“In the past five years, (film and TV studios) are much more open to fantasy,” says Kassie Evashevski, co-head of UTA’s book department, who brokered the “Wool” deal amid a heated bidding war. “Even in publishing, if you look at the YA (young adult) market, so much of it is fantasy, post-apocalyptic, dystopian. There’s definitely something happening in culture that is being reflected in the book market as well as television and film. They are all more open to that kind of (content) than they would have been in the past.”

In April, German indie Constantin Film picked up the film rights to “The Iron Trial,” the first book in a new YA fantasy novel series that marks the first collaboration between two of the genre’s biggest authors: Cassandra Clare (“The Mortal Instruments”) and Holly Black (“The Spiderwick Chronicles”). Similarly, Constantin is already moving forward with Screen Gems on “Mortal Instruments,” which was selling briskly in international territories even before the start of Cannes.

In December, Universal nabbed Laini Taylor’s YA fantasy book “Daughter of Smoke & Bone” for seven figures, the first novel in a planned trilogy. The property was particularly attractive to global-minded studios, given that “Daughter of Smoke & Bone” has already been sold in more than 25 countries.

“The appealing thing about fantasy (to studio execs) is it’s international (and timeless),” explains Howard Sanders, co-head of UTA’s book department. “It’s not American culture; it crosses cultures. And that’s appealing (considering) that a large portion of the box office is dictated by overseas.”

Meanwhile, Evashevski is about to go out with 18-year-old Stefan Bachmann’s debut “The Peculiar,” which is part of the burgeoning subgenre of fantasy known as steampunk. Spawned during the 1980s and early 1990s, steampunk blends elements of sci-fi, fantasy, alternate history, horror and speculative fiction. “The Peculiar,” the first in a two-book series, will hit shelves and e-readers in September.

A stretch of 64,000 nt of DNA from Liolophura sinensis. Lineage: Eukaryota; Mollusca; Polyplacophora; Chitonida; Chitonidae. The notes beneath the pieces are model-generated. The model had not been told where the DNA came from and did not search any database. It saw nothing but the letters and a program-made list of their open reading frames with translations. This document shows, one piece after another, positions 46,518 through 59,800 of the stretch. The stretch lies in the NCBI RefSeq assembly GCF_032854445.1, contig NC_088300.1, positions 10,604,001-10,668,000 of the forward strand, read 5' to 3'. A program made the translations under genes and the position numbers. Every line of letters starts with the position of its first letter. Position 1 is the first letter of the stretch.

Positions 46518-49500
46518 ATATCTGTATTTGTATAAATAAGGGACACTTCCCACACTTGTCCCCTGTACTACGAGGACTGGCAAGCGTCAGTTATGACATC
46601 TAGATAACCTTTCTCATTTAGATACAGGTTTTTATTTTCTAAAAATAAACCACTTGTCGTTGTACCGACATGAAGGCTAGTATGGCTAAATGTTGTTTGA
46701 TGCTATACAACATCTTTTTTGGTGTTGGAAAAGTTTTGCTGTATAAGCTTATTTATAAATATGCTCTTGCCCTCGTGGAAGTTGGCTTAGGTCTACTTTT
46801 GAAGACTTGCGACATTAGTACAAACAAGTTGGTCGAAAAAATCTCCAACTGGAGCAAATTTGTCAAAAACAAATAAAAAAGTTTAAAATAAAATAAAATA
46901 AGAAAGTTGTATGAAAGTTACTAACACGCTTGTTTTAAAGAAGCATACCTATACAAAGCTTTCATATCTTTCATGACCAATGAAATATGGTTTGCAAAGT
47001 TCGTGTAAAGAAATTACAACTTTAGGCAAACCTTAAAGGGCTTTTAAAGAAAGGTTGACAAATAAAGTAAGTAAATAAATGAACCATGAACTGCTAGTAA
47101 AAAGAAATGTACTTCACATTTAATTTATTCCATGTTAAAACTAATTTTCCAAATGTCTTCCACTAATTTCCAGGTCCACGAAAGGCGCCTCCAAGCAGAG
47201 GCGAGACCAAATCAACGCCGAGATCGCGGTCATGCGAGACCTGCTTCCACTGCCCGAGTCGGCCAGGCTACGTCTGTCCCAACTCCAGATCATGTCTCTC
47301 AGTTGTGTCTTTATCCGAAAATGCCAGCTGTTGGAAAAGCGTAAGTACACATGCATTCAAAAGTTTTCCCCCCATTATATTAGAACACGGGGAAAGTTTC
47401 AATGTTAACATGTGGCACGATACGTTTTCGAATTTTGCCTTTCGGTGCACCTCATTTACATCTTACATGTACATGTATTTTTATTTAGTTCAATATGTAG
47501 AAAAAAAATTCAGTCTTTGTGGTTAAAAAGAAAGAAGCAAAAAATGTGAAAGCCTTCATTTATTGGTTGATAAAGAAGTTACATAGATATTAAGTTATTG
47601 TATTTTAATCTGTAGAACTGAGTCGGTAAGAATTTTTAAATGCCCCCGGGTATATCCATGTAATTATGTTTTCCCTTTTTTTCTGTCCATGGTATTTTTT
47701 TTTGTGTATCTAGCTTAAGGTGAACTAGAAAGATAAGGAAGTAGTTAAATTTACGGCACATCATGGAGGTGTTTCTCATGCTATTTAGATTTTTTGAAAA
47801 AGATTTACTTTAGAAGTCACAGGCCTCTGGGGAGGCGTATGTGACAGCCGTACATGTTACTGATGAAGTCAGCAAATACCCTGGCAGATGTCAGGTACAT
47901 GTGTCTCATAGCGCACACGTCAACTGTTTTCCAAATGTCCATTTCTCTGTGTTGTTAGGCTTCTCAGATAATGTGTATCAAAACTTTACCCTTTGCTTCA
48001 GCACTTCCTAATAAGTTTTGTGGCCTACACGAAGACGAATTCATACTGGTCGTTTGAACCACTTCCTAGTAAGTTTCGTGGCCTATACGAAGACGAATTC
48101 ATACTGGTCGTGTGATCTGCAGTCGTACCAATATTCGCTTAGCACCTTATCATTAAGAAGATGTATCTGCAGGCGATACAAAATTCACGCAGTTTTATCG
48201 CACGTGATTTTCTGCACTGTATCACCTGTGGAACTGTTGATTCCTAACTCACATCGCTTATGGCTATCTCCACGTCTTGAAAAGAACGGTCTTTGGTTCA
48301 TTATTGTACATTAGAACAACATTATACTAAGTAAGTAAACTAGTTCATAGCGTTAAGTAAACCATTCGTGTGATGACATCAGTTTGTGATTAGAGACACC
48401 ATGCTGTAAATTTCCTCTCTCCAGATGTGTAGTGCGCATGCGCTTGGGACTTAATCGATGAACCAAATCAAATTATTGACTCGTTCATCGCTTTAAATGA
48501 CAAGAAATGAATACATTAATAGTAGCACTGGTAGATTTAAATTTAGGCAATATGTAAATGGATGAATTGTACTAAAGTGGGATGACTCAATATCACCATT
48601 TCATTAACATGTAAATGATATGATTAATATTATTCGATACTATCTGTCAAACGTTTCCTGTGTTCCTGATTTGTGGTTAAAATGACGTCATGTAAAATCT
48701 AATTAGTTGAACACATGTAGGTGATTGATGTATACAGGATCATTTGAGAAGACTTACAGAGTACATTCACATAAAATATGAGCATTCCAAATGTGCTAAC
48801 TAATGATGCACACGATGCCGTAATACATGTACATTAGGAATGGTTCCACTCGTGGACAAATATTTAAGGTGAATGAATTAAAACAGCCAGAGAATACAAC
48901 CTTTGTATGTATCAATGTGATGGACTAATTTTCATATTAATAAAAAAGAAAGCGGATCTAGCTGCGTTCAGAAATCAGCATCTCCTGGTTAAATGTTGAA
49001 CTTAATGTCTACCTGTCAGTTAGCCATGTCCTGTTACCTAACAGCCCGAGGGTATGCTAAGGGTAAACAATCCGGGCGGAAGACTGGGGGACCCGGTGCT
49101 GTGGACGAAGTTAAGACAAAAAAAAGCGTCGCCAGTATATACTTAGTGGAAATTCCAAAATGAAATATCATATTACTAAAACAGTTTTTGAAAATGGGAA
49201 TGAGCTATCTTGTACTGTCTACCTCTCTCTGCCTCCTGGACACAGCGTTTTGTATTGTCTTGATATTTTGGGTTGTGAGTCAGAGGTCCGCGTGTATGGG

What many lit agents find most heartening is the fact that fantasy is making impressive inroads in television, a previously hostile market given the expense of bringing the genre to life. After all, HBO is said to have shelled out $50 million-$60 million on the 10-episode first season of “Thrones,” mostly shot at London’s Pinewood Studios. Season 2, with more location shooting and complex battle scenes, cost even more. But with a greater number of cablers competing with the networks for quality material, television has become a viable market for those peddling fantasy. And the serialized nature of fantasy stories works particularly well on the smallscreen.

“Programming in TV has become quite sophisticated,” says Josie Freedman, co-head of ICM Partner’s media rights department, specializing in books to film. “Material that could have been a feature film five years ago, they are now watching on TV.”

Freedman notes that while fantasy has existed as one of the earliest film genres, part of its current success has been its ability to evolve. “If you think back to ‘The Wizard of Oz’ and the Grimm fairytales and ‘Alice in Wonderland,’ these have traditionally been forms of escapism,” she says. “But I think today that a lot of the material reflects complex storytelling. It’s mixing genre and literary fiction. If you look at ‘Game of Thrones’ and ‘Wool,’ these are things that explore ethical, political and social themes. They are a lot richer, and they still provide the audience with a form of escapism.